Sir John Bennet Lawes

At that time in England, Sir John Bennet Lawes (1814–1900) was experimenting with crops and manures at his farm at Harpenden and was able to produce a practical superphosphate in 1842 from the phosphates in rock and coprolites. Encouraged, he employed Sir Joseph Henry Gilbert, who had studied under Liebig at the University of Giessen, as director of research. To this day, the Rothamsted research station the pair founded still investigates the impact of inorganic and organic fertilizers on crop yields.

Jean Baptiste Boussingault

In France, Jean Baptiste Boussingault (1802–1887) pointed out that the amount of nitrogen in various kinds of fertilizers is important.

Metallurgists Percy Gilchrist (1851–1935) and Sidney Gilchrist Thomas (1850–1885) invented the Thomas-Gilchrist converter, which enabled the use of high phosphorus acidic Continental ores for steelmaking. The dolomite lime lining of the converter turned in time into calcium phosphate, which could be used as fertilizer, known as Thomas-phosphate.

Bosch Farben and Haber

In the early decades of the 20th Century, the Nobel prize-winning chemists Carl Bosch of IG Farben and Fritz Haber developed the process[4] that enabled nitrogen to be synthesised cheaply into ammonia, for subsequent oxidation into nitrates and nitrites.

Erling Johnson

In 1927 Erling Johnson developed an industrial method for producing nitrophosphate, also known as the Odda process after his Odda Smelteverk of Norway. The process involved acidifying phosphate rock (from Nauru and Banaba Islands in the southern Pacific Ocean) with nitric acid to produce phosphoric acid and calcium nitrate which, once neutralized, could be used as a nitrogen fertilizer[[5]].

Industry

British

The Englishmen James Fison, Edward Packard, Thomas Hadfield and the Prentice brothers each founded companies in the early 19th century to create fertilizers from bone meal.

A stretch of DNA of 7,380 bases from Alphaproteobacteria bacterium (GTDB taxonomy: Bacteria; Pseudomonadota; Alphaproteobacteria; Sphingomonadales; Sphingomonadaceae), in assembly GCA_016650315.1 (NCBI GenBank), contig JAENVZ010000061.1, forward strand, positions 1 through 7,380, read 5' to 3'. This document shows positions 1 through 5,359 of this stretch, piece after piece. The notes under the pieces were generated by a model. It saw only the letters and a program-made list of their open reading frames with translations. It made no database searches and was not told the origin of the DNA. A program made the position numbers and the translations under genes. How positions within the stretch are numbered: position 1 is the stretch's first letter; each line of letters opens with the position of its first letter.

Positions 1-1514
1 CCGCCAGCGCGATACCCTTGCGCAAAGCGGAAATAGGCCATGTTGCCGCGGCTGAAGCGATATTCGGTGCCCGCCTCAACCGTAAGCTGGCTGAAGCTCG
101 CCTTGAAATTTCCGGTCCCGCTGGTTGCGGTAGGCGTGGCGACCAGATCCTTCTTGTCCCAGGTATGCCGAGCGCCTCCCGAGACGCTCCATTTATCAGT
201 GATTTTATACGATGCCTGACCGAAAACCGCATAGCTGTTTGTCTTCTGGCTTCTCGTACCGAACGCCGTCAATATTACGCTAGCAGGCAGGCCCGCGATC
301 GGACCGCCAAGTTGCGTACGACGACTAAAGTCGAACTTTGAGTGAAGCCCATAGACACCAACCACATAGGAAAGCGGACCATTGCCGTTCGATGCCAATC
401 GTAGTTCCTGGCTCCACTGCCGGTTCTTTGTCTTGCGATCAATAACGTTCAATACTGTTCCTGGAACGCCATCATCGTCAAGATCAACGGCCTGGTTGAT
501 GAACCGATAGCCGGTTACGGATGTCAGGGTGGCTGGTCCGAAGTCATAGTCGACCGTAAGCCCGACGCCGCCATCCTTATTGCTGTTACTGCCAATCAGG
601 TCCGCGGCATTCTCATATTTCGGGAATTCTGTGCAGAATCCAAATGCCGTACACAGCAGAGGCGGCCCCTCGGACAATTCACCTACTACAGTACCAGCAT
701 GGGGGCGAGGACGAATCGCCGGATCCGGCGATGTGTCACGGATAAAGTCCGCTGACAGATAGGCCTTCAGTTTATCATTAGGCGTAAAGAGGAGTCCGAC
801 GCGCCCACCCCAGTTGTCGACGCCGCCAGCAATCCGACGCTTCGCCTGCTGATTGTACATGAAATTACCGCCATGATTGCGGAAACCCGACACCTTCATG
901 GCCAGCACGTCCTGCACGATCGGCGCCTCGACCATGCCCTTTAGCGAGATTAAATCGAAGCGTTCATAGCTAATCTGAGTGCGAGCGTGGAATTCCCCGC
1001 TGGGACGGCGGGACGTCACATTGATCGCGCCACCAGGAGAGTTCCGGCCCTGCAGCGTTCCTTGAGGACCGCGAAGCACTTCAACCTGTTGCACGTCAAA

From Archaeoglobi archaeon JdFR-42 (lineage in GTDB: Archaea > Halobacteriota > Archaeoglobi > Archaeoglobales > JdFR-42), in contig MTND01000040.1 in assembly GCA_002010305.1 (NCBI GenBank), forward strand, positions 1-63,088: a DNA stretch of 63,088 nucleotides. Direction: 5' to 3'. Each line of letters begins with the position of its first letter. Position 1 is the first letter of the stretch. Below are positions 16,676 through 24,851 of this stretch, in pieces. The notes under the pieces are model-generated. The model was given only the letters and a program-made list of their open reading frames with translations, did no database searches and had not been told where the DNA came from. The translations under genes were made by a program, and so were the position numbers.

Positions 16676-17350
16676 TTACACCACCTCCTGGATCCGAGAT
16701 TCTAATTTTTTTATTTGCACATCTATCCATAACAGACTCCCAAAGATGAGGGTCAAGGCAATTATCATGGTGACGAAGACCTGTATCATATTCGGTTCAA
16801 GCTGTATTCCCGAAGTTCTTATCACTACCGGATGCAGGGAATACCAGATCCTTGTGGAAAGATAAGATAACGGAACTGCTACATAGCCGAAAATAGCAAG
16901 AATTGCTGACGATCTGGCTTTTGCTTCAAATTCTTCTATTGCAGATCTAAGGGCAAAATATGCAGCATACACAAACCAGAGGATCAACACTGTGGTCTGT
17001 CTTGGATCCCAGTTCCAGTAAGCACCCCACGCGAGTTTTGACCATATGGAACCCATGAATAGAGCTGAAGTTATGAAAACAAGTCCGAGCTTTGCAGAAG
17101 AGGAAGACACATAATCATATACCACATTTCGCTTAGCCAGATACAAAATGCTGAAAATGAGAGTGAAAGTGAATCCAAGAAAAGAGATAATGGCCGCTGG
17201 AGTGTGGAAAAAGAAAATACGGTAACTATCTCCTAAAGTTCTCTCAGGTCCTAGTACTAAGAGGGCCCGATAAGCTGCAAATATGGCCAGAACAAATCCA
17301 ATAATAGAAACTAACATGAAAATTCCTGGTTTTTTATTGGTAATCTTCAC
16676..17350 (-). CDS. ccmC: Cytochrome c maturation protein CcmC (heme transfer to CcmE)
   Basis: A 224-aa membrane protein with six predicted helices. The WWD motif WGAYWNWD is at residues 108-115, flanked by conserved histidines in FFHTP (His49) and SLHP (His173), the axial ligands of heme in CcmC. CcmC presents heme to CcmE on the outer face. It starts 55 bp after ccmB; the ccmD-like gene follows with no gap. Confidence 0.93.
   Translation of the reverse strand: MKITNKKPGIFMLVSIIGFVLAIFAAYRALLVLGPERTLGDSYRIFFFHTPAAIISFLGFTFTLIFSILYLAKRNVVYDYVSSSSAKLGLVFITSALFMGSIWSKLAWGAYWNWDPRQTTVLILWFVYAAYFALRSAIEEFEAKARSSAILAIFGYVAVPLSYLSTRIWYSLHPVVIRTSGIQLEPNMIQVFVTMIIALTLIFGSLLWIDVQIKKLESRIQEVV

The developing sciences of chemistry and Paleontology, combined with the discovery of coprolites in commercial quantities in East Anglia, led Fisons and Packard to develop sulfuric acid and fertilizer plants at Bramford, and Snape, Suffolk in the 1850s to create superphosphates, which were shipped around the world from the port at Ipswich. By 1871 there were about 80 factories making superphosphateTemplate:Where?.[6]

After World War I these businesses came under competitive pressure from naturally-produced guano, primarily found on the Pacific islands, as their extraction and distribution had become economically attractive.

The interwar period[7] saw innovative competition from Imperial Chemical Industries who developed synthetic ammonium sulfate in 1923, Nitro-chalk in 1927, and a more concentrated and economical fertilizer called CCF based on ammonium phosphate in 1931. Competition was limited as ICI ensured it controlled most of the world's ammonium sulfate supplies.

North America and other European Countries

Other European and North American fertilizer companies developed their market share, forcing the English pioneer companies to merge, becoming Fisons, Packard, and Prentice Ltd. in 1929. Together they produced 85,000 tons of superphosphate/year in 1934 from their new factory and deep-water docks in Ipswich. By World War II they had acquired about 40 companies, including Hadfields in 1935, and two years later the large Anglo-Continental Guano Works, founded in 1917.